Dialects of English

24 01 2012

It has been famously observed that the British and the Americans are two nations “divided by a common language”, a phrase variously attributed to George Bernard Shaw, Winston Churchill, Oscar Wilde and others. The point of the phrase is to highlight  the differences between the two major  dialects.or regional varieties of English, namely British English (BE) and American English (AE), which tourists in both countries have amply noted. Of course, the vast bulk of the two dialects are shared, meaning that the two peoples are mutually intelligible. Mostly. As an Australian on a road trip through Florida, with an accent the locals were prone to hear as British, I coped with the “problem” of mutual comprehension by speaking as loudly and clearly and “toothily” as I could. This seemed to do the trick, at the time.

Recently I was alerted to an article on this topic. It’s called: “The 20 Biggest Differences Between British and American English” and can be found at http://www.onlinecollegecourses.com/2012/01/23/the-20-biggest-differences-between-british-and-american-english/, which is a website for online college courses in USA.

Below I have copy-and-pasted the first 10 items highlighted in the article. If you hunger for more, follow the link.

  1. That whole “u” thing

    Reading “color” versus “colour” might clue one in to whether or not the literature in question hails from the United States or one of the Commonwealth nations. The latter favors the original “u” in words like the aforementioned and “neighbour” and “flavour” and the like.

  2. Oxford comma

    One of the most blood-boilingly controversial grammatical phenomena in the English language, the Oxford (or serial, or Harvard) comma — which separates listings of three or more (in “John, Paul, George, and Ringo,” for example, it nestles itself behind Harrison) — rarely pops up in British English. American English, save for journalistic works, loves it.

  3. Punctuation’s relation to quotation marks

    When it comes to quotes, Americans usually place their punctuation marks inside before moving on to the next sentence. The exact opposite holds true for British English speakers and writers, as they prefer leaving them on the outside.

  4. Verb forms for collective nouns

    Collective nouns understandably baffle English speakers on all sides of all ponds, but there’s really just one general rule to keep in mind. While in (or writing for) Commonwealth nations, collective nouns — which include nation names — pair up with plural verbs. In the United States, use a singular conjugation.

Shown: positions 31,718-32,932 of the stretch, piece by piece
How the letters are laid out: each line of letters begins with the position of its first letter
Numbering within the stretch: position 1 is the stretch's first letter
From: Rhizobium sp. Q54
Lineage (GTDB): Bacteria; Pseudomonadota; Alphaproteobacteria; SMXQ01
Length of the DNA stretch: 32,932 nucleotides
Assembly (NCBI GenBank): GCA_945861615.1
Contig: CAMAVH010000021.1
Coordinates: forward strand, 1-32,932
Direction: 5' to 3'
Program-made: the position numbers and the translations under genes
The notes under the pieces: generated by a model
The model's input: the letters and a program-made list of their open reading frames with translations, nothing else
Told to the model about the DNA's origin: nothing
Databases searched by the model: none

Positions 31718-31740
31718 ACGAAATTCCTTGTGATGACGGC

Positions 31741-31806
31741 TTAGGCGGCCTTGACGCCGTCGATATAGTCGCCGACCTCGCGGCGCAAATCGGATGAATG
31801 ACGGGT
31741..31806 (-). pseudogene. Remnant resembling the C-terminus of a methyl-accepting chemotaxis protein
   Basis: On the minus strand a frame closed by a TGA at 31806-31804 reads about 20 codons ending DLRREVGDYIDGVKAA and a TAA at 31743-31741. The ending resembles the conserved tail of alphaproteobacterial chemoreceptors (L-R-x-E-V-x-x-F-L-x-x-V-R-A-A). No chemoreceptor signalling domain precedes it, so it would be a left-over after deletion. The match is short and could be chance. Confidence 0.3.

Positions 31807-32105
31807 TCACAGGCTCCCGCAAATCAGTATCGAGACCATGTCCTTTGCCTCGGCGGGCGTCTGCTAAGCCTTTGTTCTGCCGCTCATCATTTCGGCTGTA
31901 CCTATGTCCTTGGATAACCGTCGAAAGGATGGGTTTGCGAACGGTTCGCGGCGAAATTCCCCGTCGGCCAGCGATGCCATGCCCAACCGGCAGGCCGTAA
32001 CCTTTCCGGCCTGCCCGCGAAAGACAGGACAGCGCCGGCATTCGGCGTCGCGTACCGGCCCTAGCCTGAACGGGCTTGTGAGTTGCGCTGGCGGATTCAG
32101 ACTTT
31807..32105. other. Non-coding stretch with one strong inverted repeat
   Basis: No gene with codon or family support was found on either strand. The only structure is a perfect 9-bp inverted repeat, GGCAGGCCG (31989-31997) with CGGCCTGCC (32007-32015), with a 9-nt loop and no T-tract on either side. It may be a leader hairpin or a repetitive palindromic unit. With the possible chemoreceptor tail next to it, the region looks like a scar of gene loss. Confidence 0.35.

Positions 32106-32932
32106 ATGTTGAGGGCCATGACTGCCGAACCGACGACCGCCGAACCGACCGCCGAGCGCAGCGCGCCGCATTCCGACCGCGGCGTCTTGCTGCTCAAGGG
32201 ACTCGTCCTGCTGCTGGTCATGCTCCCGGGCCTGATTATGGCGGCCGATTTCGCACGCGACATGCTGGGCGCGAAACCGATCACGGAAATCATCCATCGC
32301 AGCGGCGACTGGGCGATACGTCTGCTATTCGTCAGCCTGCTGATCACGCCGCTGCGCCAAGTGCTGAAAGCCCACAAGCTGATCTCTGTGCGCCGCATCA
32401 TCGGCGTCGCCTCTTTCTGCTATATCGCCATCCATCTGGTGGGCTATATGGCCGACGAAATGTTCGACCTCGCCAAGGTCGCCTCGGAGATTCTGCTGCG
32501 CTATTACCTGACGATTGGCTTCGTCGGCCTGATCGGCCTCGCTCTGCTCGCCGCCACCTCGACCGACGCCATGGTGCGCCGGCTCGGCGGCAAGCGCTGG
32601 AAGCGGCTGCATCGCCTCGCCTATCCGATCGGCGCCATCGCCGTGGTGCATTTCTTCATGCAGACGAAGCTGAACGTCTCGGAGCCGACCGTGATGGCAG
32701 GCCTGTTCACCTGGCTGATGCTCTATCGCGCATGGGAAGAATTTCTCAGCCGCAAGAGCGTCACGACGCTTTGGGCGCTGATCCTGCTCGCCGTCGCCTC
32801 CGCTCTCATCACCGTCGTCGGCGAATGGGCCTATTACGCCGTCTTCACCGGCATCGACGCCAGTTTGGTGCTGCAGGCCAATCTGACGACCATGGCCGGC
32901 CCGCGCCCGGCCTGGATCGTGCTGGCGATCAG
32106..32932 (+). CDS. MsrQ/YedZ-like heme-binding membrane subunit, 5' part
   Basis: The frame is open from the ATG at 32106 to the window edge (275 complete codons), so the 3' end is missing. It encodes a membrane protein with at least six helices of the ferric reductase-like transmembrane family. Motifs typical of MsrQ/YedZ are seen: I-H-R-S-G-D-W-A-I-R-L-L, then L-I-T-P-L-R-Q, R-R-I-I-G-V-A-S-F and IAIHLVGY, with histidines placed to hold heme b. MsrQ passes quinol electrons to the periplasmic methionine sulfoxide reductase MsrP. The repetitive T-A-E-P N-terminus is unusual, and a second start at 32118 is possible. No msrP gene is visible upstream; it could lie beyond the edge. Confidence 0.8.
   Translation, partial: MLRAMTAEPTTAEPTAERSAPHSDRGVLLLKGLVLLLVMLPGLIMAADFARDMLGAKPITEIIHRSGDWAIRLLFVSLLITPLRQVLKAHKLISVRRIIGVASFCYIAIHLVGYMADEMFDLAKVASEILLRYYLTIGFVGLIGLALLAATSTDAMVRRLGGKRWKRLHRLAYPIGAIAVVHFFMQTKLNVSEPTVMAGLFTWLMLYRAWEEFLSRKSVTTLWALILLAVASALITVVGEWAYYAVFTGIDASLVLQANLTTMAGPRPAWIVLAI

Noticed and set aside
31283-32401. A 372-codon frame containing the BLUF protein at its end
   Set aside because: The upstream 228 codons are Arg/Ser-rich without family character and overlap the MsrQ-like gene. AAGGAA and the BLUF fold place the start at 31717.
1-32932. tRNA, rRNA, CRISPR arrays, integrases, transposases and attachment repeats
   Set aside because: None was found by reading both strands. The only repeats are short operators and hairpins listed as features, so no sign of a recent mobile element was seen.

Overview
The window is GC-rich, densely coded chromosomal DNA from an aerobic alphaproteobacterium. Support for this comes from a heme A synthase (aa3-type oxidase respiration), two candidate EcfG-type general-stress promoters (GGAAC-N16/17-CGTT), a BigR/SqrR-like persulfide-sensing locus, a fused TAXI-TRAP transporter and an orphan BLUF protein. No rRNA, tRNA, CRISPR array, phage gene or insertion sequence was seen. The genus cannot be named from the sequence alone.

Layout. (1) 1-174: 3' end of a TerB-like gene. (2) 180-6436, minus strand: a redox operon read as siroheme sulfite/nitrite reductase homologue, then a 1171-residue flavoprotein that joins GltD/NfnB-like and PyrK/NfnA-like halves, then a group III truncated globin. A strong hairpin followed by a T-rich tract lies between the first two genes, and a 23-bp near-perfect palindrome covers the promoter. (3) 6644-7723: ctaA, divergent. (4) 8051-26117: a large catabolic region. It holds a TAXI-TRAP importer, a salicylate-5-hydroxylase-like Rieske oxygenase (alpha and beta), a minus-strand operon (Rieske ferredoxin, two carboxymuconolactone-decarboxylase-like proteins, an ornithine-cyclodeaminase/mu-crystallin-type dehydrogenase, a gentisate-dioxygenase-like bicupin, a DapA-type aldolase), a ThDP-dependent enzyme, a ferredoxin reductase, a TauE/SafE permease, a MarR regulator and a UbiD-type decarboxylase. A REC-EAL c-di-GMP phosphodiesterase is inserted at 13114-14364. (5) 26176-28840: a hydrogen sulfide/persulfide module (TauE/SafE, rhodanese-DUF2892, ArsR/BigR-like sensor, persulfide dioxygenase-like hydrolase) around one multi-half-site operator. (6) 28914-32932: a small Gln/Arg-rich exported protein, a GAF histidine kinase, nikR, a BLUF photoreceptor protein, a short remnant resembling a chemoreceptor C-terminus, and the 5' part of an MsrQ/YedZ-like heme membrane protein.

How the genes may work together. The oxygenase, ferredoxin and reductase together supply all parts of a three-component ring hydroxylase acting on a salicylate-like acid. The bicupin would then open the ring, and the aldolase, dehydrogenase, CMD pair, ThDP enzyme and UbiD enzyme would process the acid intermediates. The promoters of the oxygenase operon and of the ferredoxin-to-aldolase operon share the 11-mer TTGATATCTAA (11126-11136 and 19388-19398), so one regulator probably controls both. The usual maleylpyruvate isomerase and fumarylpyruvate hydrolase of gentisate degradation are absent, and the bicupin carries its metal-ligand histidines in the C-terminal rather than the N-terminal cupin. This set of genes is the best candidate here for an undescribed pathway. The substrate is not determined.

5. Periods after titles

    American English majors swoon over Mr. Darcy. British English majors swoon over Mr Darcy. Non-English majors have taste.

  6. Placement of the day in dates

    See, British people write out their dates like this: “13 January 2012,” “13/01/12,” or “13.01.12.” While American people write out their dates like this: “January 13, 2012,” “01/13/12,” or “01.13.12.” WACKY!

  7. -ize vs -ise

    Words that typically end in –ize in the United States and Canada are frequently rendered with –ise in every other English-speaking nation. However, because language wouldn’t be language without numerous exceptions, sometimes the non-Canadian British English speakers rock that -ize as well.

  8. Quotation marks

    Single quotation marks are most common in British English nations, though their double counterpart has started creeping into daily use as of late. By contrast, Americans default to double quotations, using the singular ones to denote quotes within quotes.

  9. Pronunciation

    Obviously, different accents mean words take on completely different pronunciations depending on their speaker’s country of origin. Uh-loo-mu-num in American English is ahl-oo-men-ee-um elsewhere, most infamously.

  10. “And” between numerical units

    British English speaks or writes out numbers including an “and” in pretty much everything past 100, barring its multiples. “2012,” for example, would be written out as “two thousand and twelve,” while Americans expunge the “and” altogether and prefer “two thousand twelve” or “twenty-twelve.”




2 responses

24 01 2012
Erika Kono

Thank you for highlighting the differences. Very helpful. I’ve started learning English in 1989, Hungary, where of course British English was the standard. I was forced to forget about my British English, as soon as I entered College in the US because every time I wrote an essay, our professor marked it wrong because of my British spelling. See your example: colour and color or an other example favourite or favorite.
At times, I felt like I am learning a new language other than English, and that it is not very beneficial to confuse me some more as a second language learner of English.
However, as time passed by I was able to live with it and when it comes to teaching in my classes I can explain my students both. I also tell them, I do not care what version they are using, as long as it is right– I am not as strict as my professor was in the USA.

26 01 2012

Thanks Erika. It’s good to be reminded of how difficult the dialectal difference can be for learners. I think we teachers forget sometimes. Funny, in your sentence 3, you display an example of what is a big difference between American Engish and language-learner English – the use of the present simple past tense with the fixed time marker. I’d say (Aust dialect) “I started learning”, because for me the present perfect simple is not for definite past time events. Of course, this is not an error that would cause any major misunderstanding. Just something to note, I guess, and watch yourself to see how pervasive it is in your language. Cheers, Ruth

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